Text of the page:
The return of the old mole

By: Luis Hernández Navarro

A ray in the darkness of Salinas neoliberalism illuminated Mexico from below on the night of December 31, 1993. At the sound of the drum of dawn, tens of thousands of indigenous Zapatistas militarily occupied the municipal capitals of the main cities of Los Altos and the Chiapas jungle.

Formed on November 17, 1983, the Zapatista National Liberation Army (EZLN) grew for years in silence, underground, until the moment came to rise up in arms. The counter-reform to Article 27 of the Constitution raised the white flag of land distribution and the start of the North American Free Trade Agreement converted the country into “Maquilatitlán;” they left no alternatives on the horizon.

The first public indications of the insurgents’ existence appeared on the 22nd and 23rd of May 1993, when the Army found Las Calabazas rebel camp, in the Sierra Corralchén [mountains] of the Lacandón Jungle [1]. On May 24, soldiers surrounded the Pataté community, gathered its inhabitants in its center and, without a search warrant, went inside to search houses. They found a few low-caliber weapons used for hunting. Eight indigenous men were arrested. Later, they randomly arrested two Guatemalans who were selling clothes. They were charged with treason. The region became militarized and overflowed with new resources from the Solidarity Program. But then path of the rebellion continued.

ANCIEZ member knocks down the statue of Mazariegos. Photo: Antonio Turok.

A warning that something was happening in those lands could be seen in San Cristóbal de las Casas, on October 12, 1992. In anticipation of what would be common in other latitudes over the years, a contingent of the National Indigenous Peasant Alliance Emiliano Zapata (ANCIEZ) knocked over the statue of the conquistador Diego de Mazariegos, during the march to commemorate 500 years of indigenous, black and popular resistance. From then on, the ANCIEZ stopped acting publicly.

Out of the press’ spotlight, great transformations began to take place in grassroots organizations. Not a few democratic teachers had to leave their schools in Las Cañadas and moved to teach in other regions. In the assemblies of the cooperatives of small coffee producers, some of their leaders “disappeared” from the map, only to reappear after the uprising, no longer as coffee growers, but as Zapatistas. Others (many of them young) were absent for some time and returned with a surprising political formation. Several more, usually very active in the assemblies of their associations, visibly tired, stopped intervening in the meetings, while they dozed overloaded in the bundles of coffee. Later, it would be known that they used the nights to train in other tasks.

At the same time, many producers who for years had received credits from Solidarity to finance their crops and had religiously returned them, stopped paying them and used the resources for other things. There were not a few who sold their cows and pigs, nor those who stopped planting corn. They were preparing for something big. Meanwhile, communities voted to declare war on bad government.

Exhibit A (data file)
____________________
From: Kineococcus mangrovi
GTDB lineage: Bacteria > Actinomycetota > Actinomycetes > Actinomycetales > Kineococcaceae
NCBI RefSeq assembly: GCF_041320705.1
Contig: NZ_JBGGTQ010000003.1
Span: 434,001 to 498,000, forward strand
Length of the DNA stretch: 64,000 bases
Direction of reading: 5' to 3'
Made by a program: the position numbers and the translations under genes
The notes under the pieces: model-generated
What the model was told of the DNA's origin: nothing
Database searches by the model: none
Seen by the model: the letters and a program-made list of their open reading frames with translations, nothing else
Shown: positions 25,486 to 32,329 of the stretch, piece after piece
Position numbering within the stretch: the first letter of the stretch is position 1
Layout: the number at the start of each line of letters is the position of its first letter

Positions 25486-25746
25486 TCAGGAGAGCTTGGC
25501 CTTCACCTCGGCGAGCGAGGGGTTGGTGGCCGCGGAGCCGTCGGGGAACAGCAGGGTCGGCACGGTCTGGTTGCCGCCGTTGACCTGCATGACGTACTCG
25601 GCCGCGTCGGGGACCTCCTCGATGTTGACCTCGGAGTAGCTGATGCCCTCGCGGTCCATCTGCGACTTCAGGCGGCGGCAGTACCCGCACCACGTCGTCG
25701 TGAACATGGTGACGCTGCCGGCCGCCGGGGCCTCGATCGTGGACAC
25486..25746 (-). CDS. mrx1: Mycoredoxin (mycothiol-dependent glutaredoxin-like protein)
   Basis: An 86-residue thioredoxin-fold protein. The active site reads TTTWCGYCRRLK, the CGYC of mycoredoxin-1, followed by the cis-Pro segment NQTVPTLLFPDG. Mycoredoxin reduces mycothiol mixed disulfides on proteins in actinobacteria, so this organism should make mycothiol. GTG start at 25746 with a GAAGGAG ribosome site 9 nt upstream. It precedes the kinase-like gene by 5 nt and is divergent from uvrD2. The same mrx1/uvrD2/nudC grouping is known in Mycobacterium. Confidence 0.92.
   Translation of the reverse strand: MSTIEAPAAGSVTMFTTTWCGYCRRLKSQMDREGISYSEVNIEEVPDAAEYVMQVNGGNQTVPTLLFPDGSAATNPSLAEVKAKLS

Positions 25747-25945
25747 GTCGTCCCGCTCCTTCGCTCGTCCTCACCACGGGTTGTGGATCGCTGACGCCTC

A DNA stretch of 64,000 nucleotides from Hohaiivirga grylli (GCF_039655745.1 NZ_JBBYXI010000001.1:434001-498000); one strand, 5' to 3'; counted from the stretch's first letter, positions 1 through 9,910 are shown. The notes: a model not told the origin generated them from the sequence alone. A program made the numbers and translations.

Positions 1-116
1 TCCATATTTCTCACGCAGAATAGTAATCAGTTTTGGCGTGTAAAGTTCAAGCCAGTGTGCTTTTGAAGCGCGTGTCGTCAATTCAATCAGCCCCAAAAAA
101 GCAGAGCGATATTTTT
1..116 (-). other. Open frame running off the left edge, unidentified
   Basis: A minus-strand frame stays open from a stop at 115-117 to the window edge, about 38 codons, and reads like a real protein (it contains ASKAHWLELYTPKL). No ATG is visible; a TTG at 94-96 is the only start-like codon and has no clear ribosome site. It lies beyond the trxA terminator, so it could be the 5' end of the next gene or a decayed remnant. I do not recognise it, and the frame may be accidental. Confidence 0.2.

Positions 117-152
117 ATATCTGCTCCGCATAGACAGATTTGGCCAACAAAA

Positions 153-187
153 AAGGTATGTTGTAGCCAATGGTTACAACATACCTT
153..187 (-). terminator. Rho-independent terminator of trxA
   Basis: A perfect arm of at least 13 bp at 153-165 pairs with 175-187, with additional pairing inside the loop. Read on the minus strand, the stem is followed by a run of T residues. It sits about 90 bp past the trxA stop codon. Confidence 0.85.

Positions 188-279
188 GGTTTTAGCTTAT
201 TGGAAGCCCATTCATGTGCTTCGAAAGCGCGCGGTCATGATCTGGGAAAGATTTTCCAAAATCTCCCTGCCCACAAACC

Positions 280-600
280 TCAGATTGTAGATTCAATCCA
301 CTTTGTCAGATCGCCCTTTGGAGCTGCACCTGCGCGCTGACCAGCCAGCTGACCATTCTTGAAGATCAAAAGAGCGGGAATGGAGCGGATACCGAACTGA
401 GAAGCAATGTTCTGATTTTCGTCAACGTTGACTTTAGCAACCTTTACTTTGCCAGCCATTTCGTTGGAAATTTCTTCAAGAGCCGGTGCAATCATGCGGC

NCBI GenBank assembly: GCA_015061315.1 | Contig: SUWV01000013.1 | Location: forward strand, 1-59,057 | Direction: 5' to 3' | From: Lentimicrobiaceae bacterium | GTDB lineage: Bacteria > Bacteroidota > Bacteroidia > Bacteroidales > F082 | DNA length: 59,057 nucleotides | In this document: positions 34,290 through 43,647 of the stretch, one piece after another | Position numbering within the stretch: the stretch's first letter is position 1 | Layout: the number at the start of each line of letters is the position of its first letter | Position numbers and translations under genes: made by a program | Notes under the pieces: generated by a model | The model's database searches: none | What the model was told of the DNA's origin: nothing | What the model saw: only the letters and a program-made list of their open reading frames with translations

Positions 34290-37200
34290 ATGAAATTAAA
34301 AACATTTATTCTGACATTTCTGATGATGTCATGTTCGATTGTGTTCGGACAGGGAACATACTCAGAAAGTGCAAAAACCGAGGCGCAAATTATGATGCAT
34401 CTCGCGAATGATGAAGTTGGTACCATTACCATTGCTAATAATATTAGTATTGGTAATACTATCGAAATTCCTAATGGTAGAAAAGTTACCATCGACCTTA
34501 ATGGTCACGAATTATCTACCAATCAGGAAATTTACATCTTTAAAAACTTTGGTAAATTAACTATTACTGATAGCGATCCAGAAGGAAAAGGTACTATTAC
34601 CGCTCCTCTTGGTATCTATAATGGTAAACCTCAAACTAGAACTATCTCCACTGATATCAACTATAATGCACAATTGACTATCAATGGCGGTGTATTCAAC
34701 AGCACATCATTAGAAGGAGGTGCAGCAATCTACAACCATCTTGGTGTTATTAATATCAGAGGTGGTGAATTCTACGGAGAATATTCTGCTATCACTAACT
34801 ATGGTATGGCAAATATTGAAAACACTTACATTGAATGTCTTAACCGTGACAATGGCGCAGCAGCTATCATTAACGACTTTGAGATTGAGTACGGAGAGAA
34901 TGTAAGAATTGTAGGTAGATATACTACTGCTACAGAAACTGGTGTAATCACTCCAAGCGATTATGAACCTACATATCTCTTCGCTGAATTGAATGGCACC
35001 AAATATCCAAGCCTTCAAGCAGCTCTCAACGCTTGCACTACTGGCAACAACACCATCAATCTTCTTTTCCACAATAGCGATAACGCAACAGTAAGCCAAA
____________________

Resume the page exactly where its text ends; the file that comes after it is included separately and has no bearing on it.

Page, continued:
The imminence of the armed uprising was an insistent rumor in Chiapas circles. There was talk that it would be December 28, April Fool’s Day. It was uncertain whether it would happen, its magnitude and the form it would take.

The Zapatista cry of “Ya Basta!” on January 1, 1994, shook the entire country and reached the most dissimilar corners of the planet. Its manifestations were as unexpected as they were diverse.

At the height of the conflict, the National Coordinator of Coffee Organizations (CNOC), with a relevant presence in Chiapas, became involved in the search for a peaceful solution to the conflict. Although it was composed mostly of indigenous people, its members did not usually identify themselves as such until then. But the uprising disrupted this dynamic and awakened in them an enormous pride of belonging to the original (native) peoples. At an assembly held in the old Ciudad Real (San Cristóbal), the teacher Humberto Juárez, a Mazatec president of the organization, unexpectedly began his speech in his own language, addressing the attendees as “indigenous brothers.” The change was remarkable. At meetings, Spanish was usually spoken and small coffee farmers referred to themselves as “fellow coffee producers.” Similar events took place throughout the country.

Some 28 years have passed. Since those dates, the Zapatistas have not only survived. They have constructed one of the most astonishing and surprising experiences in anti-capitalist self-government and self-management. They have renewed themselves generationally. They are an exceptional countercultural ferment and a source of inspiration for thousands of those who struggle for a different world all over the planet.

Revolution is the old mole that digs deeply into the soil of history and occasionally shows its head, said Karl Marx. As happened between 1983 and 1994, many of the transformations that the rebels have promoted from below go unnoticed today. Sooner or later, that old mole will come to the surface.

Twitter: @lhan55

[1] The Sierra Corralchén mountain range separates the Zapatista Caracoles of La Garrucha and Morelia in the cañadas (canyons) region of the Lacandón Jungle.

Originally Published in Spanish by La Jornada, Tuesday, December 27, 2022, and Re-Published with English interpretation by the Chiapas Support Committee.

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